Editorial: Critiques of home acquisition for Park City superintendent miss the point
After months of searching for the right place, the Park City School District is officially a homeowner.
Congratulations are in order, even if some in the community aren’t exactly lining up to shower the district with housewarming gifts.
Last week, the Board of Education voted 3-1 to finalize the purchase of an $870,000 home in Jeremy Ranch meant to house superintendent Jill Gildea. The idea, officials say, stems from the community expressing a desire during the search for a new superintendent that the leader of the district live within its boundaries.
Mission accomplished. Residents can look forward to Gildea becoming a familiar face both at school events and in line at the grocery store. Hopefully it will help her quickly integrate into the community and engender a common understanding that, as Parkites, we’re all in this together.
The acquisition, though, has been controversial. Some residents have expressed doubts about the prudence of such a significant outlay for what is, in Utah at least, an unusual perk. The criticisms are fair given the Board of Education’s mixed fiscal track record and the fact the spending comes on the heels of an unrelated $5.6 million tax increase.
It’s also fair to wonder why Gildea, who inked a significantly more lucrative contract than her predecessor Ember Conley, can’t purchase housing with a salary of $235,000 plus benefits.
Those critiques, though, miss the point. In addition to fulfilling the community’s request that the superintendent live in Park City, the home makes the district a more attractive destination for prospective superintendents. While Gildea’s tenure is just beginning, Board members say her hefty compensation package was necessary to lure an educator of her caliber. And the home could also pay dividends the next time the district finds itself searching for a superintendent.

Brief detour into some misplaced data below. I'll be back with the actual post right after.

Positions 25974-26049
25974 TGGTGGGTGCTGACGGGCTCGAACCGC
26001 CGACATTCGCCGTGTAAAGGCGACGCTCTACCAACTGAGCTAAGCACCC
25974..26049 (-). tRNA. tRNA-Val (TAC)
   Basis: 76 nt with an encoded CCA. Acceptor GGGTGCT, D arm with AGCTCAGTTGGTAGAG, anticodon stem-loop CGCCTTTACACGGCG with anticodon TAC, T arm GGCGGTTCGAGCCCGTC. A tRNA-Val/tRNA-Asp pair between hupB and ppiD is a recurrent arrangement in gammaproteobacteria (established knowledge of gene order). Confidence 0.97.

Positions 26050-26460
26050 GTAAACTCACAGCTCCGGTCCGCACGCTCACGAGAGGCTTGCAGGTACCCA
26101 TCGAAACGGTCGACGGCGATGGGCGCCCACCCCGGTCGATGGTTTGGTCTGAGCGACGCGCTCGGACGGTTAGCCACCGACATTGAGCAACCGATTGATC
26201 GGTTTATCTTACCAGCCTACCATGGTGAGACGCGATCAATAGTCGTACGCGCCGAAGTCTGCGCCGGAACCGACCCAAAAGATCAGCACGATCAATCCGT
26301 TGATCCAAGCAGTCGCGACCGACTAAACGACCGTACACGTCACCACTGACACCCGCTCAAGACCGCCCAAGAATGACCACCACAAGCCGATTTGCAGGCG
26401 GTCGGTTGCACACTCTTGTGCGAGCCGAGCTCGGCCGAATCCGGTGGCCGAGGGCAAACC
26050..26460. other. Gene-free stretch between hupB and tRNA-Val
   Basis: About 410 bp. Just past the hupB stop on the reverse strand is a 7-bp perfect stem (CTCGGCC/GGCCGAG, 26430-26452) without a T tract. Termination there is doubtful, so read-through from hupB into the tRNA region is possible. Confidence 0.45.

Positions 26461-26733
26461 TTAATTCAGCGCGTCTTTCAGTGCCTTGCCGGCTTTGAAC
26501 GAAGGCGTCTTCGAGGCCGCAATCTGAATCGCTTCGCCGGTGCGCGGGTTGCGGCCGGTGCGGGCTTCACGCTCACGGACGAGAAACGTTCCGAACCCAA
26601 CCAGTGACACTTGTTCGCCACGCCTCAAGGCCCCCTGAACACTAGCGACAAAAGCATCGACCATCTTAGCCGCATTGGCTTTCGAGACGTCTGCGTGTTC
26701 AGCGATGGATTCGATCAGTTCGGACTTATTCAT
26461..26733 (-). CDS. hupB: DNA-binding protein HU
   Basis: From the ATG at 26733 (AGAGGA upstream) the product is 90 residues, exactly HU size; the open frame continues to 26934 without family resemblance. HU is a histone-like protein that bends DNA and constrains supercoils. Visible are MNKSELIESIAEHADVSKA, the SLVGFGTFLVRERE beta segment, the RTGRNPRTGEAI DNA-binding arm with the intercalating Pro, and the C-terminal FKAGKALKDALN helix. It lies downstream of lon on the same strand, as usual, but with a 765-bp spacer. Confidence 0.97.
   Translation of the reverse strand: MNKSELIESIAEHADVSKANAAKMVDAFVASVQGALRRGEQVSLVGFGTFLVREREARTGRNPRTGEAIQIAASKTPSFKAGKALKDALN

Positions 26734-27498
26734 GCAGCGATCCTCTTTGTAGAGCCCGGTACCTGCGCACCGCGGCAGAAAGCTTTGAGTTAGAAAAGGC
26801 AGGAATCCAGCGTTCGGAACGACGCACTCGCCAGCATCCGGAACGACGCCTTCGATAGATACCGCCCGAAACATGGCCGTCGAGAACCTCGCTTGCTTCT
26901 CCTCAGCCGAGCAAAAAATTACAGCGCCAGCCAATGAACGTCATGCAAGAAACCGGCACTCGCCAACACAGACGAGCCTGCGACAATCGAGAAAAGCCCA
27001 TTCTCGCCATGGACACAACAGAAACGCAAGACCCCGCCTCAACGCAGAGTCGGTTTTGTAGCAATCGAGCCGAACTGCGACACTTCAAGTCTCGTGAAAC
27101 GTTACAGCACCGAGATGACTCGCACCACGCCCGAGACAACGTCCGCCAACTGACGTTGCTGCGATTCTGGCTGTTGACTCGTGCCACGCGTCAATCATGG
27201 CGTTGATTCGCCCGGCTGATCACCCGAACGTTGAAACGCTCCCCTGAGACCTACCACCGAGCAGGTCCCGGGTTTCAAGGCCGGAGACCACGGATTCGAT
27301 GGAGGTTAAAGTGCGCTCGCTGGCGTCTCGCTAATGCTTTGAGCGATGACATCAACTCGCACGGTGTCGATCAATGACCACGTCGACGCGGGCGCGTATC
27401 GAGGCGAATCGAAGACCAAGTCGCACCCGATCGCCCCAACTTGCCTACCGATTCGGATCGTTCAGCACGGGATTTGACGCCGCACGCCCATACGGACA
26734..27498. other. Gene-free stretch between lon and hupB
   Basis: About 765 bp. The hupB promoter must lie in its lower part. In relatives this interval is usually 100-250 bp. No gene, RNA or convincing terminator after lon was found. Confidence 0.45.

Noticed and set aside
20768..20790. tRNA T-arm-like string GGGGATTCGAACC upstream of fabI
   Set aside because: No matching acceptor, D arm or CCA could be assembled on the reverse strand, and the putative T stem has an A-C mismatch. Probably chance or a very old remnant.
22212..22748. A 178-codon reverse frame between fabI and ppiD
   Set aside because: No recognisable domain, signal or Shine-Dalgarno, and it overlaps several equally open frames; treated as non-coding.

Other school systems around the country in places with high costs of living have adopted the same strategy to sweeten the deal for superintendents. If our community is serious about wanting our district to have top-flight leadership that can improve the education of our children — the kind of talent that other prestigious school systems also want to hire — it’s reasonable that we would follow suit.
The fact that school officials view the home as a financial investment is also important. The home will accrue value as prices in Park City’s lucrative real estate market rise, making the acquisition a wiser fiscal strategy than simply providing Gildea with a housing stipend, which was one idea the Board of Education considered.
Housewarming gifts from residents? Still unnecessary. But skeptical taxpayers should rest easier knowing that, while the home may seem like an unconventional perk, it’s a sound investment that could pay off for the entire community.
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Our view: Now that negotiations have resumed, the community that both the Board of Education and teachers serve demands they work in good faith to forge a deal.